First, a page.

The main point I'm getting at is that I haven't found an exercise routine that really fits with my lifestyle and how I want to feel from a physical standpoint. I am a small person, and I truly take pride in this, but like many other people, I want to stay fit and toned. I want to become stronger, and most importantly, I want to adapt to my small body size and use my size to my advantage to become a more fit and healthy individual -- to the best of my abilities. 
    I feel like yoga is the best way for me to do accomplish my above goals, however, I would love to hear any of your opinions as well. I want to incorporate this practice into my daily life, but I do not necessarily know how, or where to begin if I choose to do so. 
    If anybody has similar experiences or ideas, feel free to share as well; I am open to hearing anything, I just would love a little input from an actual yoga community.
  4. Hildegard liked a post in a topic by Anahata in Doing yoga with a foot injury   
    If you don't have much medical help it is difficult, you can look on the internet. But have to be careful with that, it has to be a reliable source and only stating facts. You can see this one from the Mayo Clinic. They wrote the same as we wrote here. But it is good to look there for reassurance. It is important for the doctor to actually see a person. And also give medical treatment to the person as an individual.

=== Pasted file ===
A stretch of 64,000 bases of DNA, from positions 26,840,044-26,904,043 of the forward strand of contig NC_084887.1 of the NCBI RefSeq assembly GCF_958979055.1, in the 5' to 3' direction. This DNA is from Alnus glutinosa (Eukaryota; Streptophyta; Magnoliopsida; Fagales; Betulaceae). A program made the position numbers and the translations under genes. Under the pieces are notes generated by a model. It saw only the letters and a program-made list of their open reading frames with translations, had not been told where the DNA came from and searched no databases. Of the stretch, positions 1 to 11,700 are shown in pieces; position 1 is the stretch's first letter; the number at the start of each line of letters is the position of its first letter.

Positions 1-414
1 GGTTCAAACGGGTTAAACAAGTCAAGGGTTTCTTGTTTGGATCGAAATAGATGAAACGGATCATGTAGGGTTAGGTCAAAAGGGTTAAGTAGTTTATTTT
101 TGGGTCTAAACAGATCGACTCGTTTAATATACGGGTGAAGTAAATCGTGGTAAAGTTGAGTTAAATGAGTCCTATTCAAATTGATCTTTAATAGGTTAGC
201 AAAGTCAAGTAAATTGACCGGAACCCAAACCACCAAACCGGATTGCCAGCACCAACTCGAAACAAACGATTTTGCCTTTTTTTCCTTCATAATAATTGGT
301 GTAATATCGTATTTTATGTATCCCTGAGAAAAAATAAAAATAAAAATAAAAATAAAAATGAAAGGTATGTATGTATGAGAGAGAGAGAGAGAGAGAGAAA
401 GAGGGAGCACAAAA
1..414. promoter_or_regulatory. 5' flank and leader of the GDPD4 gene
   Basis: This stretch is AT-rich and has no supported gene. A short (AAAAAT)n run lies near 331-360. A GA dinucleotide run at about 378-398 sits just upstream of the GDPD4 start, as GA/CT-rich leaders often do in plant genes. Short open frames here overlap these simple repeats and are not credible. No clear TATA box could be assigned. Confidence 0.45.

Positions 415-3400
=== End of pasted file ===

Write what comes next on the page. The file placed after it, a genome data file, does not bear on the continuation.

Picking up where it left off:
A broken toe is not too bad. Just have to give it time to heal. With most fractures any movement that causes pain is bad. It is a sign that the fracture is under stress. And you wrote you were careful about that so you are doing good. 
  5. Hildegard liked a post in a topic by Anahata in Doing yoga with a foot injury   
    That's difficult when we have something happen and can't do what we are used to. With a fracture if it is stressed it won't heal. It is most important to not disrupt the healing process. The next part is to try and make healing conditions as favorable as possible. That is promoting blood flow to the area, gentle exercises that do not stress the fracture. What ever you are allowed to do from your medical instructions. Inversions are really good for foot injuries, maybe legs up the wall. At some point they should give you instructions to start using the toe more but not at full use yet. When it is time the partial use will improve healing as well. Follow your medical instructions.